In addition to tasting delicious, all their products are preservative-free, using only wholesome ingredients with no gums, colors or high fructose corn syrup added. According to Ed, many other salad dressings on teh market use gum to keep the color. "We don't use any," he says. To which Barbara adds, "Gum makes it sparkle a little and gives it that slippery feeling." It also masks the taste. Vinegar, salt and sugar are natural preservatives, notes Ed, and that's good enough for them. Keep the taste and aroma fresh and real is another of their goals, says Barbara. They don't try to mix too many ingredients into a product, just a few to enhance the main ingredient's flavor. Plus all their products are vacuum-packed and sealed, giving them a shelf-life of at least two years. An added welcome bonus is the attractive, removable label on top of many of their products with recipe suggestions. (The Simpsons' eldest daughter, Robin, when an art student in 1973, drew the drawing of their farmhouse for the logo.)
A lot of the fruits, vegetables and herbs they use are locally grown, either coming from Ed's garden or Jersey farms, often times, a combination of both, although they do ship in produce from other parts of the country. For example, the green tomatoes are strictly Jersey grown, while the pumpkins are shipped in from the Midwest. Jersey, they explain, grows mainly Jack-o-lantern pumpkins, with the Midwest growing teh bulk of the squash type.. "A good part of the business," says Doris, " is finding where to buy the ingredients and quality we want." And like my mother, putting up for the winter ahead, the Simpsons freeze a lot of the fresh produce, such as the Jersey green tomatoes, for winter production. Since coming on board, Barbara has created some of her own in-demand products, including Apple Pomegranate Chutney, Pomegranate Dressing and Green Tomato Mincemeat. She's also in charge of creating the recipe-of-the-month found on their Website (www.muirheadfoods.com), which, she says, she tries to tie-in with the season.
I joined Barbara one morning when she was making Green Tomato Mincemeat. Though mincemeat was born in medieval England as a sweet and savory main dish of chopped meat, suet and fruit, Muirhead's take on the dish is totally meatless and, though the recipe is a company secret, is made primarily with green tomatoes, apples, raisins, and a mixture of spices. Says Barbara, "The recipe on the label gives a good idea what's in it -- and how to use it."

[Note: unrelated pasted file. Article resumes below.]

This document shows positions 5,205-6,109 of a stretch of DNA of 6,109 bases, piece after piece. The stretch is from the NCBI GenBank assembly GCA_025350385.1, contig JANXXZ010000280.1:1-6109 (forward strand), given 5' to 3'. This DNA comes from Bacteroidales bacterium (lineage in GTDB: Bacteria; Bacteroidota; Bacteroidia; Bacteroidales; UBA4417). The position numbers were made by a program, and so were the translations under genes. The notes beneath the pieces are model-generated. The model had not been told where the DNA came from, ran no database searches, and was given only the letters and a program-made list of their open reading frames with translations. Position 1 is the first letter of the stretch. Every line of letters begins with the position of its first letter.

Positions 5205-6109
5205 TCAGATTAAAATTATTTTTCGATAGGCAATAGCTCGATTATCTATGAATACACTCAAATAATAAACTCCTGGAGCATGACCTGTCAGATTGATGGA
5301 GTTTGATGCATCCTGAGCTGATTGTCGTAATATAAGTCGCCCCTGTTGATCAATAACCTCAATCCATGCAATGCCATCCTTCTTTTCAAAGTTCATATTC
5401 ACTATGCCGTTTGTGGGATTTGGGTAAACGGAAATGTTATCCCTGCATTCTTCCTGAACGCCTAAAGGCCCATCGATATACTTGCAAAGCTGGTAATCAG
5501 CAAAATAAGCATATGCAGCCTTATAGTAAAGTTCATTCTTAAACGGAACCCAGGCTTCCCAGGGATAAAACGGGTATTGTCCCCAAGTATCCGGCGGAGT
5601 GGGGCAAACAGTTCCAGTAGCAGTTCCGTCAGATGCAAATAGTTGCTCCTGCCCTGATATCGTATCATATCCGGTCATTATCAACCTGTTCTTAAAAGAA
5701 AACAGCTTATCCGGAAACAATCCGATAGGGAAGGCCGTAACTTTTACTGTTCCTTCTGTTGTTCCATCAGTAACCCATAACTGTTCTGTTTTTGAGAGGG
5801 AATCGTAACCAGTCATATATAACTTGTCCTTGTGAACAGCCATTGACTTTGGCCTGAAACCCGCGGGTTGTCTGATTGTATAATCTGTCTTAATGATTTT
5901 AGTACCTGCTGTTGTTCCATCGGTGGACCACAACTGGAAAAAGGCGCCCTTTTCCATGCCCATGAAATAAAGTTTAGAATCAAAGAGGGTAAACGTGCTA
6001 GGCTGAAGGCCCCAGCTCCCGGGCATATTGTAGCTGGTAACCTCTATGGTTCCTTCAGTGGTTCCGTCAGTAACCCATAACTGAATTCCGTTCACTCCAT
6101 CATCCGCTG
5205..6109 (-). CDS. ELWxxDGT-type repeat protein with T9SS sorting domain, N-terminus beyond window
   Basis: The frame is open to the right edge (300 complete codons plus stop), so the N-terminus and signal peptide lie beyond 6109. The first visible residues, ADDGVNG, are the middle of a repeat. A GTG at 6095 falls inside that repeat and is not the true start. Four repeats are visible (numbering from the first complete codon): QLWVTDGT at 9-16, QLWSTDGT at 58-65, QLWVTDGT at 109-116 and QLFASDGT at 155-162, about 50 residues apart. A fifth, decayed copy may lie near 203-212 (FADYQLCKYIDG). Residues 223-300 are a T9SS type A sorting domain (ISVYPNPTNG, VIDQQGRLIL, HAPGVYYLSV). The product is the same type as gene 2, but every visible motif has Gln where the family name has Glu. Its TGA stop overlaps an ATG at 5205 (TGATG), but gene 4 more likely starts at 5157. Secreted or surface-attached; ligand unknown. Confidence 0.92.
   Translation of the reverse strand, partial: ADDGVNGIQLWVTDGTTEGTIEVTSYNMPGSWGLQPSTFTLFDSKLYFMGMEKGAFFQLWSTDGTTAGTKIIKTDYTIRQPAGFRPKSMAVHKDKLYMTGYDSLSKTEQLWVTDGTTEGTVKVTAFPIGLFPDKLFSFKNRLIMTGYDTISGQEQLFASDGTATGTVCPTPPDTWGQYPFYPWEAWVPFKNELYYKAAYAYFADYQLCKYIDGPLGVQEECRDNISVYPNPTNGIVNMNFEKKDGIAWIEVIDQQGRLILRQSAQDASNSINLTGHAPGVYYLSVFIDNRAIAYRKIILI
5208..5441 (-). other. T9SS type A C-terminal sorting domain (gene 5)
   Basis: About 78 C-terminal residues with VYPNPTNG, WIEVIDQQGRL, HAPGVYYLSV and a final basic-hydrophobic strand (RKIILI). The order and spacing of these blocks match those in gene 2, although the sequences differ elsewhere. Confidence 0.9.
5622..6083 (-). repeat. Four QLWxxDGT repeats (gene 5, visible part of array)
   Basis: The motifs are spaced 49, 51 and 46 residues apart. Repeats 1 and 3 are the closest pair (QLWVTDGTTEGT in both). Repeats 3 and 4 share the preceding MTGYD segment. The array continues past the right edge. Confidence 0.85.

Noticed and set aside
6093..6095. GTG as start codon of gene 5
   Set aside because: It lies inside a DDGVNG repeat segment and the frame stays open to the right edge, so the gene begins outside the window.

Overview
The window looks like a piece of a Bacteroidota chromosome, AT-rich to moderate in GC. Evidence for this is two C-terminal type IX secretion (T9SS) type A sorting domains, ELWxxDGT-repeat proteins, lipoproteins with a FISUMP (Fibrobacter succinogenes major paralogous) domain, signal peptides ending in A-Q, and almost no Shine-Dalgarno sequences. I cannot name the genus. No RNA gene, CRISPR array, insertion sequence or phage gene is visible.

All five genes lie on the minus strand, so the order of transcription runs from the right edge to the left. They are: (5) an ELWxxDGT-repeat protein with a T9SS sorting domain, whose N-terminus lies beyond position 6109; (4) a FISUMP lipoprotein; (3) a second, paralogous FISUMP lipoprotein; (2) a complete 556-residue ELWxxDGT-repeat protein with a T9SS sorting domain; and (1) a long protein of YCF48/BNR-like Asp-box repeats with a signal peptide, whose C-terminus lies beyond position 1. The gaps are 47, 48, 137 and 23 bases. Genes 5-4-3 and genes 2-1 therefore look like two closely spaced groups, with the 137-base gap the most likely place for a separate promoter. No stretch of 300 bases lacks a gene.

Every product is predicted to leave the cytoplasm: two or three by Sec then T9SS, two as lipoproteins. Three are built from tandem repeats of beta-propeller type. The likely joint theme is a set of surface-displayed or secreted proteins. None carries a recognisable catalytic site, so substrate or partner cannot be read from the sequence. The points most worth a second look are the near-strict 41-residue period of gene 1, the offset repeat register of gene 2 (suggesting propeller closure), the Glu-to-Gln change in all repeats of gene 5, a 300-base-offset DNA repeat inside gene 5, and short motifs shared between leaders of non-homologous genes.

Walking into the carriage house behind her parents' farmhouse, the air is intoxicating with the aroma of sweet green tomatoes. The carriage house, divided into two rooms, serves as the storage, packing and shipping area in one and the kitchen in the other. My nose leads the way into through the first into the kitchen, where a large 25-gallon stainless steel kettle whirrs away, sending steam wafting up and perfuming the air with mouthwatering scents. A large utility rack on one of the walls holds 25-ounce bottles of spices--ground cloves, paprika, dark chili powder, ground cumin, whole thyme leaves. Under is a shelf well-stocked with gallon jugs of extra virgin olive oil. soy sauce, Chablis wine and assorted vinegars. On a stainless-steel work table -- lined up like soldiers, two-by-two -- are 13-ounce jars ready to be filled with today's bounty.
Debbie Ferrante, their invaluable assistant in the kitchen and with the orders, tests the consistency of the brew with a spatula. Satisfied, she nods to Barbara for a final test. Like Debbie, Barbara wears a regulation-hair net as she conducts a final temperature and pH-level test. It's good. This, she says, ensures the mixture is at the right level or condition for preservation and marks the results in a marble-design school notebook for state inspectors. Working in tandem, Debbie carefully spoons the Green Tomato Mincemeat into the glass jars, with Barbara following, wearing a grip-ribbed glove on her left hand, tightening the lids and turning the jars upside down. This sterilizes the lids, as well as vacuum seals the jars.
My mewing sounds of hunger do not go unnoticed, and I'm rewarded with a taste. I clean my plate, rhapsodizing with them about the different ways to use this ambrosial mixture. As an aside to a pork roast, I offer, or perhaps as an accompaniment to a sharp English cheddar. Barbara's favorite is Oatmeal Mincemeat Bars; Debbies is Muirhead's recipe for Pumpkin and Mincemeat Cheesecake. (Both recipes can be found on Muirhead's Website.) As we chat, I mentally make my shopping list, with pork roast, cheddar and oatmeal as the lead items and, of course, stocking up on the Green Tomato Mincemeat and Pecan Pumpkin Butter before I leave.
To order, go to their Website, (www.muirheadfoods.com) or call 800-782-7803. You can even phone ahead and, if they're available, drop by and pick up. You can't miss their farmhouse; it's the only one painted an organic celery green with a bright pumpkin orange front door on Route 202.. With colors like that, you gotta know they're offering something healthy and delicious inside.
Oh, about the appetizer my friend served? Trust me. You don't have to wait for company to enjoy it.